Musicians and fans often collaborated on shows, record labels and zines, fostering a sense of community and creativity. Notably, “the 1990s was the last decade in which the printed page was the primary channel for promoting, hailing, or criticizing underground music,” the authors write in the book.
Ultimately, this aligned with the zine renaissance, which played an integral role in the underground culture. Zines such as “Adventure Seekers,” “Apathy Trend,” “Yet Another Fanzine” and “Austin Show List” spotlighted local talent and covered an array of subject matter. Zines usually sat on display at the windowsill of Sound Exchange, the now-demolished epicenter for zine and music distribution at 21st and Guadalupe streets.
Tim Stegall, music writer and guitarist and vocalist for the Hormones, believes that DIY is all about “making do with the tools that you have at hand.”
Today, that same spirit still thrives but has undergone an evolutionary transformation thanks to technology making it easier than ever for artists to create, promote and distribute their own work at their fingertips.
What set apart Austin’s music scene in the 1990s from other decades was the intimate experience. The period was one of the last that encompassed an organic level of physicality. Whether through creating fan zines or digging through music at a record store.
“(The scene) is better now in a lot of ways, but I just miss that there wasn’t as much urgency as there is now,” Peña said. “Technology sparks all kinds of urgency. Back then we would just have a show at a place, put up flyers on the Drag announcing the show and that was it. People would come. We had a lot of small shows, but they were really intimate
For Bill Jeffrey, musician and Waterloo Records employee, the internet significantly altered the scene. “That’s hands down the biggest difference with everything. Before that was (it) word of mouth and zines.”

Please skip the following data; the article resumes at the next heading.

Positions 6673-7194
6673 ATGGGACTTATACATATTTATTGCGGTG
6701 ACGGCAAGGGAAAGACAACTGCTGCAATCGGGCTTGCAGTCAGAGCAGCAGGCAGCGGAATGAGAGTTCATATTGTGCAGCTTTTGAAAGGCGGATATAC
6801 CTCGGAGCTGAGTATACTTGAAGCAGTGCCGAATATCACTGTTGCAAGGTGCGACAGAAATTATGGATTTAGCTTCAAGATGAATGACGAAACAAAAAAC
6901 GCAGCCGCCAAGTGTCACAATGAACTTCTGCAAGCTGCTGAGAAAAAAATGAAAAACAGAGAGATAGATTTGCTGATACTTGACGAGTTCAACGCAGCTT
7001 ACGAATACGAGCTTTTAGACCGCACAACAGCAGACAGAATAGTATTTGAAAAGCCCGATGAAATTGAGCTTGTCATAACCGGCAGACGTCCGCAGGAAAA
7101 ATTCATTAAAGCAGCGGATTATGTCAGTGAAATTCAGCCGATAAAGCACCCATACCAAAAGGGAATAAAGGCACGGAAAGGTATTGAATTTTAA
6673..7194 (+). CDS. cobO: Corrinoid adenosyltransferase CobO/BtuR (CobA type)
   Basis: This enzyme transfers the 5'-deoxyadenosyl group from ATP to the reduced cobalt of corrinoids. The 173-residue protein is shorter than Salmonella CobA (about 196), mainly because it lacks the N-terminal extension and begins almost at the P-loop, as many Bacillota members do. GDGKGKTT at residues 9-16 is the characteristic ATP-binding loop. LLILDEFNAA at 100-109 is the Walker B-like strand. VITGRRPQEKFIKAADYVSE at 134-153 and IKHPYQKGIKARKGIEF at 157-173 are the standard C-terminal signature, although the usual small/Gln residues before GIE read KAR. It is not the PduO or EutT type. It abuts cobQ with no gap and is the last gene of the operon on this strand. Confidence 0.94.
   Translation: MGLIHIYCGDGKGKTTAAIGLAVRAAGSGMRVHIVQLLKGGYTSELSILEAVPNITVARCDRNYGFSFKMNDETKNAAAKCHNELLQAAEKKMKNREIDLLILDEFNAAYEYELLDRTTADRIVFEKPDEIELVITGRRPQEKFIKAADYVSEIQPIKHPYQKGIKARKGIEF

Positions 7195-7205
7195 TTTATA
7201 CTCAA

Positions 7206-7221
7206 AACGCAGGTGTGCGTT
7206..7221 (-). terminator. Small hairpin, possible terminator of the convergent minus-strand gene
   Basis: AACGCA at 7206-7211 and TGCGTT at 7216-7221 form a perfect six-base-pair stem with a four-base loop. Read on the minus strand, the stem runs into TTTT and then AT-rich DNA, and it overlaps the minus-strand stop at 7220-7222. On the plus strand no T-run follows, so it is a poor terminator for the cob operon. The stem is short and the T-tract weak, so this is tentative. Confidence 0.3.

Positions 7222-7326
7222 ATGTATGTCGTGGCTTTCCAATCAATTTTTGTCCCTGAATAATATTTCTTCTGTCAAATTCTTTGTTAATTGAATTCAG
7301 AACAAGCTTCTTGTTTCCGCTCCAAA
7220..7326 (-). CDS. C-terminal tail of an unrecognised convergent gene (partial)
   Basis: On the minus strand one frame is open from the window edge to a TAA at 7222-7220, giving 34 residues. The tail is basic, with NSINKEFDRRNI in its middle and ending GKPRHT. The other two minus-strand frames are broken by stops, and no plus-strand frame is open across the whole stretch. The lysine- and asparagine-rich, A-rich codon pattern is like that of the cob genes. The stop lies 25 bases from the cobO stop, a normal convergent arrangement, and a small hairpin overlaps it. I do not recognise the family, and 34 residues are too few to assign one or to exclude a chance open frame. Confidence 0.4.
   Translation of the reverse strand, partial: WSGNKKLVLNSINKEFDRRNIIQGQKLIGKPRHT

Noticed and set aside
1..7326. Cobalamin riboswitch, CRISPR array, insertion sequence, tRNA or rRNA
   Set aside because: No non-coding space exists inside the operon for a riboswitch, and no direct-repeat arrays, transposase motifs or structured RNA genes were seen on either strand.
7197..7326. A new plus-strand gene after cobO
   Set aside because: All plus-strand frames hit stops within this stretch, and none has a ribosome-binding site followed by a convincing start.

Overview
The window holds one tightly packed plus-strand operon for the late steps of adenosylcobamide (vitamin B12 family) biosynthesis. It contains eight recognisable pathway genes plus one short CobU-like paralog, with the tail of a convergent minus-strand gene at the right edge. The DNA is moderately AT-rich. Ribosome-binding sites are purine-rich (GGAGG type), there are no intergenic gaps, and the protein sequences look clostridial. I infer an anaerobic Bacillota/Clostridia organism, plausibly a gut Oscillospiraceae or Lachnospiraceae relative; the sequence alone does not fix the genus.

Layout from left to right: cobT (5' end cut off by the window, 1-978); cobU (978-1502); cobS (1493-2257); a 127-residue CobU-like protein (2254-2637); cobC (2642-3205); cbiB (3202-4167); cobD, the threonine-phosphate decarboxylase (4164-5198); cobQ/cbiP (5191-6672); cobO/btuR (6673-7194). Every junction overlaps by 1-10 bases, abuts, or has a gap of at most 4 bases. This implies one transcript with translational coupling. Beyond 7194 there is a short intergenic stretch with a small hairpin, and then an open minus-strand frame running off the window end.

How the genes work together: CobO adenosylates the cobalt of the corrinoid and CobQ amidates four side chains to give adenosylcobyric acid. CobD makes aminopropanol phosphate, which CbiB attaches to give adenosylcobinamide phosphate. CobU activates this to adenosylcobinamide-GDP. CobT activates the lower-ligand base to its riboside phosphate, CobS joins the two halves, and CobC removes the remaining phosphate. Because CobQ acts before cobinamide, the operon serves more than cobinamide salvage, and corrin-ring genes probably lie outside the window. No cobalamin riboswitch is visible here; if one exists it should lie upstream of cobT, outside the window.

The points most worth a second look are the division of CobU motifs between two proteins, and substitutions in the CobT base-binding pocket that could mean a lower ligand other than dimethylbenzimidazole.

Social media, however, tacks on extra legwork for independent artists, who now are required to know the ins and outs of digital self-marketing in addition to knowing how to play music.
“Marketing back then was like you’d find a place to put your flyers (on exterior walls),” Beets said. “You’d go from telephone pole to telephone pole, and you’d go to Kerbey Lane and Magnolia and all the record stores and the clubs and put up the flyers. That was how people learned that there were shows going on.”
Moreover, amid a growing population and constant urbanization, Austin’s increased traffic and higher living costs have affected the daily lives of musicians and their ability to sustain themselves in the city.
Carrie Clark, member of 16 Deluxe and The Living Pins, points out the then-advantageous significance of living in Austin as an artist.
“I would say Austin in the ‘90s was very affordable and super cheap, very easy for people to work part-time at a grocery store and be able to pay their rent and focus on their art,” Clark said.
By the end of the 1990s, Austin’s metro area had reached over 1 million residents. With the rise of the music festival, the community expanded into something more than a college town.
Yet, certain remnants of the underground scene today still linger in the shadows of its three-decade-old predecessor. The city’s commitment to musical diversity, DIY and fostering a sense of community remains unwavering, creating a tapestry that weaves together the enduring spirit of the past with the ever-evolving pulse of the present.
“There are definitely little pockets,” explained Pam Peltz, former frontwoman of Ursa Major and now a current member of The Living Pins duo. “That’s why I still love Austin. It’s kind of like a patchwork quilt. It’s not all weird, there’s little pockets.”